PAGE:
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Nutrition and Oral Health — Why You Should Assess Your Diet this National Nutrition Month

Our food choices have a direct connection to another important part of our overall well-being — our oral health.

March is National Nutrition Month. And while people often connect diet choices with their impact on weight and disease, our food choices have a direct connection to another important part of our overall well-being — our oral health.

We know that poor oral health has a direct impact on overall health, but the relationship that diet and nutrition have with oral health is bidirectional. In other words, diet and nutrition can affect the health of the tissues in your mouth, and in return, a damaged mouth can inhibit an individual’s functional ability to eat.

For those with poor diet and nutrition, the foods they eat can have damaging effects on their oral health with potential consequences including tooth decay, gum disease and more. The Centers for Disease Control and Prevention (CDC) reports that among adults in the United States, over 25% have untreated cavities, and for adults ages 30 and older, almost half show symptoms indicating potential gum disease. The CDC also notes that poor oral health can contribute to several other diseases, including diabetes, heart disease and obesity.

“Nutrition is about much more than providing our bodies with the proper nutrients and energy it needs,” Dr. Amber Bonnaig, DentaQuest’s dental director in Georgia. “Specific foods and poor dietary habits as a whole can affect your oral health. As dentists, it’s very important we communicate to our patients what foods to avoid or enjoy in moderation so they’re set up for success.”

Understanding food choices is a critical tool when it comes to good oral health. One of the biggest problems is sugar. It’s a major cause of tooth decay, especially “free sugar” added into foods like candy, soda, syrup, cake and sweet cereals, according to the World Health Organization (WHO). Bacteria in the mouth can easily metabolize these sugars and generate acids that break down teeth and cause tooth decay. The WHO recommends that only 5% or less of a person’s total energy intake per day should come from free sugars.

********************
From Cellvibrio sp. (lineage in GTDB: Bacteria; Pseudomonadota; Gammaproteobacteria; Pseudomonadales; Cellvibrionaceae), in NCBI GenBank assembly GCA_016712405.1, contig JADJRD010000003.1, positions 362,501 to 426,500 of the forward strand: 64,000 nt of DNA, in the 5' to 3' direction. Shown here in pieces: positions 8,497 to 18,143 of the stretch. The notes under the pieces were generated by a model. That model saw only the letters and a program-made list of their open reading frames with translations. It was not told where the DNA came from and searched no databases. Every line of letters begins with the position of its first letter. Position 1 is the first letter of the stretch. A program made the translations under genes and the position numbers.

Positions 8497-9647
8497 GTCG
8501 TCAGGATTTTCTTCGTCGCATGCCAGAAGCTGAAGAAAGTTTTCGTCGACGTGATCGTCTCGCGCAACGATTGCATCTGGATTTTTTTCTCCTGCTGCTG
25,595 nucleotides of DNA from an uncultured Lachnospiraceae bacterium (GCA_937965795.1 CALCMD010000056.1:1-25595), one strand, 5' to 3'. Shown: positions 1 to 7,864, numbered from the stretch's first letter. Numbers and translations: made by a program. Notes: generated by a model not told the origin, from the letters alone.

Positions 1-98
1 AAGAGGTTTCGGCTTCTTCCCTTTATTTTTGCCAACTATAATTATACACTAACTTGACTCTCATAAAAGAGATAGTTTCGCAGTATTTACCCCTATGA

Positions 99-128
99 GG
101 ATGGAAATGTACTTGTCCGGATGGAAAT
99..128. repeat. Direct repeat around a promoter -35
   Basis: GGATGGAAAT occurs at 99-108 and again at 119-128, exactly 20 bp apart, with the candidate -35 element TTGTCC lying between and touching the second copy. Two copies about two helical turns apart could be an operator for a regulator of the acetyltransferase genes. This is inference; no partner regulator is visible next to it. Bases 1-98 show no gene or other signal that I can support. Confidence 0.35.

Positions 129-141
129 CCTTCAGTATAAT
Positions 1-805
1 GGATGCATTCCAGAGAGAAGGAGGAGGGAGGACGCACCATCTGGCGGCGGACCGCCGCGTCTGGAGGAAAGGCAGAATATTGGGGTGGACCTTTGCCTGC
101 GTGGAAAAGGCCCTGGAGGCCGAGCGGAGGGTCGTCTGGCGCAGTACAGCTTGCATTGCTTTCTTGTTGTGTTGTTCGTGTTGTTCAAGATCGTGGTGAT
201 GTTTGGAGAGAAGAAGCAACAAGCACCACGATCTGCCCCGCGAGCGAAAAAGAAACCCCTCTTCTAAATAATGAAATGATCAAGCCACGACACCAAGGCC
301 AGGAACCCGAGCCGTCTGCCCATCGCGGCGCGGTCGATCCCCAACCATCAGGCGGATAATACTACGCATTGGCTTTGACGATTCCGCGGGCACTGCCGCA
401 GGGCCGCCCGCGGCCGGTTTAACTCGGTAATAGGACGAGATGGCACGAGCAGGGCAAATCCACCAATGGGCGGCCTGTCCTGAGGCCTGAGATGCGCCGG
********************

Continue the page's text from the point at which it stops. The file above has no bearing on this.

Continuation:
Although these foods are the “usual suspects” when it comes to negative oral health outcomes, acidic foods also have major effects. Acids cause tooth erosion, irreversible damage to the enamel that shields your teeth from decay and other diseases. The ADA says that high-acid foods include sour candies, citrus fruits and even tomatoes. Carbonation is also highly acidic, so, regardless of whether a soda is sugary or not, the bubbles increase acidity levels in carbonated drinks. The ADA recommends eating high-acid foods as part of a meal or as a once-in-a-while treat to avoid prolonged enamel erosion. When you do consume acidic foods, it’s important to wait an hour to brush your teeth and allow natural cleansing from your saliva to re-solidify your tooth enamel.

This National Nutrition Month, DentaQuest encourages you to take time to assess your nutritional and dietary habits and make adjustments for improvement. Incorporate new ingredients, plan your snacks and meals with nutritional goals in mind and add more home-cooked meals into the mix.

It won’t just help your oral health, it will impact your overall health as well.


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The newsletter designed for anyone who wants to improve oral health for themselves, their families, customers or communities.